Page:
Who are Podiatrists?


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Podiatrists are professionals who have been qualified to practice podiatry, also known as podiatric medicine or chiropody. The practice of podiatry is relatively new, having been first developed in the United States in the early 20th Century. In this article we look at what podiatrists do in their practice, and how their work can benefit anyone suffering from ailments of the foot and lower limb.

What do podiatrists do?

Podiatrists specialise in treating afflictions of the foot and ankle, and these issues include everyday problems caused by the fact that we rely on our feet for our day to day mobility. Whether you walk, run, cycle, or play a sport, your feet are subject to a lot of use, and over time this can take its toll. A podiatrist is trained to deal with all manner of conditions including fungal infections, corns, calluses, bunions, ingrown toenails, and even flat feet.

A podiatrist possesses expert knowledge regarding these and many other potential afflictions of the feet, and if you are in pain or are seeing something unusual about your feet, they can give you an accurate diagnosis.

Podiatrists can offer orthotic insoles, a bespoke support system fit into the inside of a shoe to provide support for people suffering from arch or heel pain. Orthotics are a powerful tool that can realign a foot that has some anatomical abnormality like a collapsed arch, relieving pain and stopping the development of knee and gait problems.

Podiatrists can also offer general foot care for people who don’t suffer from a direct foot problem as such. A podiatrist can provide a general maintenance service for your feet, including a check to make sure that your shoes suit your feet and don’t cause any problems in the long run.

Podiatrists in the UK are regulated by The Health and Care Professions Council and other authorities like The Society of Chiropodists & Podiatrists, which maintains standards and provide licenses to appropriately qualified podiatrists.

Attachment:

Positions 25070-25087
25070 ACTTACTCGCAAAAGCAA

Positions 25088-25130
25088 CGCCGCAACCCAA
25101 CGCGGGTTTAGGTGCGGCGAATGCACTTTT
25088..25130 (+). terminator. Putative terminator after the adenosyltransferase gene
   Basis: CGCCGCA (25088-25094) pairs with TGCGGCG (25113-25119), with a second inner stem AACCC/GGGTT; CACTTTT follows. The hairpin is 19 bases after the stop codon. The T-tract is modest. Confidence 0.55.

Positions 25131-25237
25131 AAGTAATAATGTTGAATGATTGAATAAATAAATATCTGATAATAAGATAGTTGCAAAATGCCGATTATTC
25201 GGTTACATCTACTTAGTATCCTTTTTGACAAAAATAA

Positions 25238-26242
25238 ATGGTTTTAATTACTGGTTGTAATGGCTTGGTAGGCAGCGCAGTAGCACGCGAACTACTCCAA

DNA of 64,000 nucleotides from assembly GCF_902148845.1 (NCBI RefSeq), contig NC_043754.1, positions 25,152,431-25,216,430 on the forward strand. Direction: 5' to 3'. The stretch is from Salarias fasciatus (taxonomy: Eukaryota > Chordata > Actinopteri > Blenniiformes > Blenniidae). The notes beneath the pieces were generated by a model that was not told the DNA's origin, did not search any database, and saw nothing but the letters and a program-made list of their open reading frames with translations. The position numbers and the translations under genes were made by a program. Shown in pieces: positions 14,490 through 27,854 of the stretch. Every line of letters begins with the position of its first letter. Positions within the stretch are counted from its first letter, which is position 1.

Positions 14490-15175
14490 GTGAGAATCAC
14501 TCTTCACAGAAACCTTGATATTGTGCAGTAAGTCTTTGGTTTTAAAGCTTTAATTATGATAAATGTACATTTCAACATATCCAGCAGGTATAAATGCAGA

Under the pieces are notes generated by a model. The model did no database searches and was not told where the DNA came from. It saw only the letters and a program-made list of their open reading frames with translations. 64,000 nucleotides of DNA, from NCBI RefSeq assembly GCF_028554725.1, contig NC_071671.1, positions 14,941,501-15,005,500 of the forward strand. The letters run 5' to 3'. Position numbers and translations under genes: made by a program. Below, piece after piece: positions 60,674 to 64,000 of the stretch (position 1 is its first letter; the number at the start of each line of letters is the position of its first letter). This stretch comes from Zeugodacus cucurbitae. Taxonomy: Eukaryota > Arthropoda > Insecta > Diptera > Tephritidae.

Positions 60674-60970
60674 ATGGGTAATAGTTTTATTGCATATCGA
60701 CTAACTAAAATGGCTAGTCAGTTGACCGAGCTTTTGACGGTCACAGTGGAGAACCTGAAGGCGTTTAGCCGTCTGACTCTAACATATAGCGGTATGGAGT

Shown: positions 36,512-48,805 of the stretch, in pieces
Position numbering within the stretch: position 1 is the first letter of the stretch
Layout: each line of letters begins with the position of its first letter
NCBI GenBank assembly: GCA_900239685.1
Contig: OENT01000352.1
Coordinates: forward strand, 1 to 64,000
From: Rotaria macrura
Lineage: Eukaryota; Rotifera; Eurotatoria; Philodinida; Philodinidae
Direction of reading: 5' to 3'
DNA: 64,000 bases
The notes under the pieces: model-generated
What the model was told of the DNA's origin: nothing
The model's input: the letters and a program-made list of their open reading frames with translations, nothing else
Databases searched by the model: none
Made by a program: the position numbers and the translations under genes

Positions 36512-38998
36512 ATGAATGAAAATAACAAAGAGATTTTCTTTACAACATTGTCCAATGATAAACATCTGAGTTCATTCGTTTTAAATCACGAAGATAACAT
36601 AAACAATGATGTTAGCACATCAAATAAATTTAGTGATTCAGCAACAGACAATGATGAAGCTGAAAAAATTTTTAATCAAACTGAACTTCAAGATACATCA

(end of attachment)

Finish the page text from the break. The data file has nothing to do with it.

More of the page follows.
Where can I see a podiatrist?

Podiatry is available on the NHS through a GP referral.  Your GP will need to take a look at your feet and decide whether or not you would benefit from podiatric care. If you would, then the referral will be made, and although it varies from region to region, chances are you will be able to see an NHS podiatrist who will be experienced and qualified to a high standard. The NHS prioritises some patients when it comes to podiatric care, and these are usually people with circulation or joint problems who would benefit from a session with a podiatrist.

Home podiatric services are available both on the NHS and privately for people who have serious mobility issues. In these cases a visit from a podiatrist can be arranged to ensure that you receive the care you need.

Private podiatric practices are available across the country, and the caveat to these is that you will be required to pay for the service. However private podiatric care is readily provided to anyone who wants to arrange an appointment, or through a GP referral if you prefer (although you will still have to pay). The Society of Chiropodists & Podiatrists lists registered practices on their website, and offer an on-line tool to help you find your nearest clinic.


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